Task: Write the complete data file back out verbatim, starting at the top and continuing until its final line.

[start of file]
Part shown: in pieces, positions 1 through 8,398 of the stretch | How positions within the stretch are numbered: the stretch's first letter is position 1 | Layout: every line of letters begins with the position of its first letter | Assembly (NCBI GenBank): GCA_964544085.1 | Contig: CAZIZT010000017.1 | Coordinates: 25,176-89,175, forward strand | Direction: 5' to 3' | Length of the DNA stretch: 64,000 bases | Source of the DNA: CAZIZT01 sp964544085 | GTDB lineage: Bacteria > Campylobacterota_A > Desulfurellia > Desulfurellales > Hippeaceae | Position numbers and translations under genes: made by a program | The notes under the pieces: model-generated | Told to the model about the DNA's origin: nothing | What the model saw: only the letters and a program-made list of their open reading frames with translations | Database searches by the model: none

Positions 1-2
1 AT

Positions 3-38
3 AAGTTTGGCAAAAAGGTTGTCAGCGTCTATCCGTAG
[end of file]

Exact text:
Part shown: in pieces, positions 1 through 8,398 of the stretch | How positions within the stretch are numbered: the stretch's first letter is position 1 | Layout: every line of letters begins with the position of its first letter | Assembly (NCBI GenBank): GCA_964544085.1 | Contig: CAZIZT010000017.1 | Coordinates: 25,176-89,175, forward strand | Direction: 5' to 3' | Length of the DNA stretch: 64,000 bases | Source of the DNA: CAZIZT01 sp964544085 | GTDB lineage: Bacteria > Campylobacterota_A > Desulfurellia > Desulfurellales > Hippeaceae | Position numbers and translations under genes: made by a program | The notes under the pieces: model-generated | Told to the model about the DNA's origin: nothing | What the model saw: only the letters and a program-made list of their open reading frames with translations | Database searches by the model: none

Positions 1-2
1 AT

Positions 3-38
3 AAGTTTGGCAAAAAGGTTGTCAGCGTCTATCCGTAG